First Sale Doctrine is not a Defense to Copyright Infringement for Grey Market Goods Made and Sold Outside the United States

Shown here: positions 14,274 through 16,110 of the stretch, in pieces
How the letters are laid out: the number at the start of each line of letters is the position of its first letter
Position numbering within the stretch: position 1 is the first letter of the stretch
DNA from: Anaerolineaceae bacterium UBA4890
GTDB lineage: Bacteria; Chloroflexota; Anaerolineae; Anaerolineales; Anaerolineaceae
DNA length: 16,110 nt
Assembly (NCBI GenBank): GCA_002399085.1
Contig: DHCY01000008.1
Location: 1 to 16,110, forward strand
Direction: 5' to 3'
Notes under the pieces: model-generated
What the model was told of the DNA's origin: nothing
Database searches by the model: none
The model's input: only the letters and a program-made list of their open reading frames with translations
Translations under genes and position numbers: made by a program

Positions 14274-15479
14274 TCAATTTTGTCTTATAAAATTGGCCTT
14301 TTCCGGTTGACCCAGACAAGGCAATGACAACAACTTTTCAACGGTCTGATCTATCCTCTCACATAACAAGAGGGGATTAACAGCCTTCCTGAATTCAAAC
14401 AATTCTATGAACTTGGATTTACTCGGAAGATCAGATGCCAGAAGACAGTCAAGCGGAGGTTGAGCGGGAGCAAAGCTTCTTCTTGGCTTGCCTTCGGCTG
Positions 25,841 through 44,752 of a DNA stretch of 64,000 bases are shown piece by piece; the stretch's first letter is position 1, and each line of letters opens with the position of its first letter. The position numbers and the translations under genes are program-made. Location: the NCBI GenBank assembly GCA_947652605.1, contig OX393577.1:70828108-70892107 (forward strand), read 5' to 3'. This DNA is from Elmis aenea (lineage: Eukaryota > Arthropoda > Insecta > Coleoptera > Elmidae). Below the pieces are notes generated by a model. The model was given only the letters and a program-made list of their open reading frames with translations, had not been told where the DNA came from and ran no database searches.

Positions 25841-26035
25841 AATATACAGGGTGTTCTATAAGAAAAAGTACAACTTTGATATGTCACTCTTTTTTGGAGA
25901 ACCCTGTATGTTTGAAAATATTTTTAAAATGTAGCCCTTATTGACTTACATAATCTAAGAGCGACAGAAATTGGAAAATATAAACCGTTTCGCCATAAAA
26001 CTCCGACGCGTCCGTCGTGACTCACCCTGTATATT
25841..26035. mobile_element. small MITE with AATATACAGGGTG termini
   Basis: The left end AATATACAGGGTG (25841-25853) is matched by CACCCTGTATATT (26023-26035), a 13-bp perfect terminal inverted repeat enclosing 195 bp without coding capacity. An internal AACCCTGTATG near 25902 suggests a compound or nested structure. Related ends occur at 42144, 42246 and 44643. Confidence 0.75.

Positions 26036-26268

In a typical case, if authentic goods are sold by an authorized seller, the copyright holder’s rights are extinguished and the goods may be sold and resold through unauthorized sellers. This is known as the “first sale doctrine.” In many grey market transactions, goods are manufactured outside the U.S., sold outside the U.S. in authorized sales, and then brought into the U.S. and sold by unauthorized distributors. In the Ninth Circuit, the first sale doctrine does not apply as a defense to such unauthorized U.S. sales, where a U.S. copyright protects a design on the goods. Thus, the U.S. copyright holder has an action against the unauthorized seller for copyright infringement. In this case, Costco bought Swiss-made watches outside the United States from an authorized seller, and resold them in the United States. The watchmaker asserted U.S. copyright infringement against Costco, an unauthorized seller, for a copyrighted design on the back of the watch. Omega S.A. v. Costco Wholesale Corp., 2008 U.S. App. LEXIS 18800(9th Cir. Cal. Sept. 3, 2008). Make sure that any grey market goods bought for resale are either made in the U.S. or are purchased in the U.S. from an authorized seller.